And this is where the atheist’s dogmatic position starts to fall apart. If I really am ignorant of how a computer works, how could I conclude that everyone else must be as well? Would it not be possible that others who had studied the question more or who had access to other sources of knowledge might know what I didn’t? So, if I really believed my own ignorance, why challenge others to also admit ignorance? Could it be that the atheist doesn’t just feign ignorance, but is succeeding in making himself so?

As Christians, we bear witness to a personal God, not because we are grasping at myths, but because we believe the evidence of Jesus’ life, death and resurrection sufficient for us to know Him in a personal way. In other words, we personalize the source of the Big Bang not by myth but by specific revelation.

In the end, science and the Christian worldview are not in conflict. It is the one who insists despite the evidence that there is no God – and ultimately no one to whom we will one day be called to answer – that is persisting in ignorance.

Posted by Al Serrato

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4 Comments

  1. zilch says:

    Al- I presume this is your work, it has your touch- again, I agree with you to some extent. If you don’t expect me to explain why the Universe has physical laws, I won’t expect you to explain how God made those physical laws or why.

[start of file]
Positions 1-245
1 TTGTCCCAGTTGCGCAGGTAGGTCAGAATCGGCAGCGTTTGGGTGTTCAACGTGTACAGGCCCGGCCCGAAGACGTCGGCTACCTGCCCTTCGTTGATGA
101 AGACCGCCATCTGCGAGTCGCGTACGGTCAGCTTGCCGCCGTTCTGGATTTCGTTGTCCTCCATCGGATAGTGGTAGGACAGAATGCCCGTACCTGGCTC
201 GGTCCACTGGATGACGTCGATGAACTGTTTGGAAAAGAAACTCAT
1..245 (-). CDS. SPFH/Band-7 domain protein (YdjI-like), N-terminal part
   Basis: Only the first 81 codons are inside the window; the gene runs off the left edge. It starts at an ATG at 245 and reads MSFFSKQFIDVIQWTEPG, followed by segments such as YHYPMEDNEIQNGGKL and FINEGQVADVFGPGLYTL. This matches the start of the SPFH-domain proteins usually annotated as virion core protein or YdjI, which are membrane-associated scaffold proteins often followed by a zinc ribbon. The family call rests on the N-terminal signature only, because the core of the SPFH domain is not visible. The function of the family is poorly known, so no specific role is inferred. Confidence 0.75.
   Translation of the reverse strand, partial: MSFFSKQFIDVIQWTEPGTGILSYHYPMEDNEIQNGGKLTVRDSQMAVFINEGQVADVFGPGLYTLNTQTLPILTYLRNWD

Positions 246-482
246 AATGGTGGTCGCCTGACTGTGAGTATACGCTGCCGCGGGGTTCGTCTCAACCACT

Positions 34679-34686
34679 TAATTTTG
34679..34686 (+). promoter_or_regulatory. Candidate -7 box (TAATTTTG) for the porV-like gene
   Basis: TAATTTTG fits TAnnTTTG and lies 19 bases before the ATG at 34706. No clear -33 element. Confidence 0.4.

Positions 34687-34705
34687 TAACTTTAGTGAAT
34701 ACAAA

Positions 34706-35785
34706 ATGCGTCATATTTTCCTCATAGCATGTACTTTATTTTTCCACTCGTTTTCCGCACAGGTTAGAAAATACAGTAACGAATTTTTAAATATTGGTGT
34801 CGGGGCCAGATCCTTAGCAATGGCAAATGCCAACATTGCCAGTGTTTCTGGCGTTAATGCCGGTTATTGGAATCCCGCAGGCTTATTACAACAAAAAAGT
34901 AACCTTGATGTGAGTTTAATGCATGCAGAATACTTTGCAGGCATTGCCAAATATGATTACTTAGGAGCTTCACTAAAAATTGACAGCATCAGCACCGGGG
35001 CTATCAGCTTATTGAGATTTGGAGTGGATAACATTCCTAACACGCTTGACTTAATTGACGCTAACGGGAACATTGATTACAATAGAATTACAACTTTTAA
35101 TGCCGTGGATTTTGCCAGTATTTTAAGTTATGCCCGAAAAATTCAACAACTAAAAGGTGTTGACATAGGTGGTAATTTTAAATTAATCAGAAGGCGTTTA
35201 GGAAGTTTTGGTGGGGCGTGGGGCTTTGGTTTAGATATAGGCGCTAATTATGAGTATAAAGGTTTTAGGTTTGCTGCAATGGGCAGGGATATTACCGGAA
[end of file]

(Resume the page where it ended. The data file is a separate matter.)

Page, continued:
But again, I find that your argument is off the mark. In the first place: if explaining order is the problem, then positing a God who created the order does not answer the problem, but merely shoves it along to a higher level of problem and doesn’t even attempt to answer that higher question: why and how is it that God exists?

    Second: your analogy with computers and BIOS limps. While I’m probably in the same boat you are, or an even leakier one, with regards to how computers and BIOS function, I know that there are people in the world (my brother for instance, who builds hardware) who understand the subject through and through down to the physics. The same cannot be said of knowledge of God- or for that matter, even knowledge of the elementary forces, despite string theory.

    cheers from hot Vienna, zilch

    • Al says:

      Zilch,
      Nice to hear from you again. Yes, we have had this discussion. I think the problem with your view is that it leaves us still with the question: where did the universe come from? My answer – God – is sound because it fits the evidence, even if the next question is, “how did God get here?”; maybe I’ll develop an answer to that someday, and maybe I won’t, but the truth of “God created this” does not change, even if I can’t tell you much about why God is. Your answer – we don’t know how the universe got here – doesn’t really advance the ball, and it misses some pretty obvious clues – intelligence, life, morality, etc require an intelligent source. More importantly, it risks some nasty consequences in the life to come, if the Christian view turns out to be correct.

      Al

  2. John Moore says:

    You speak of the order, fine tuning and complexity in the universe and say we “quite properly” infer that an immensely intelligent and powerful agent set it in motion. Here’s my question for you: Can you think of a logical alternative to the powerful agent creator? A creator is one explanation, I admit, but couldn’t there be another explanation? Not simply a negation but an actual alternative explanation.

    • Al says:

      John, I can’t think of a reasonable alternative, but of course I am open to hearing one. Were you asking, or have you encountered a competing – reasonable – alternative?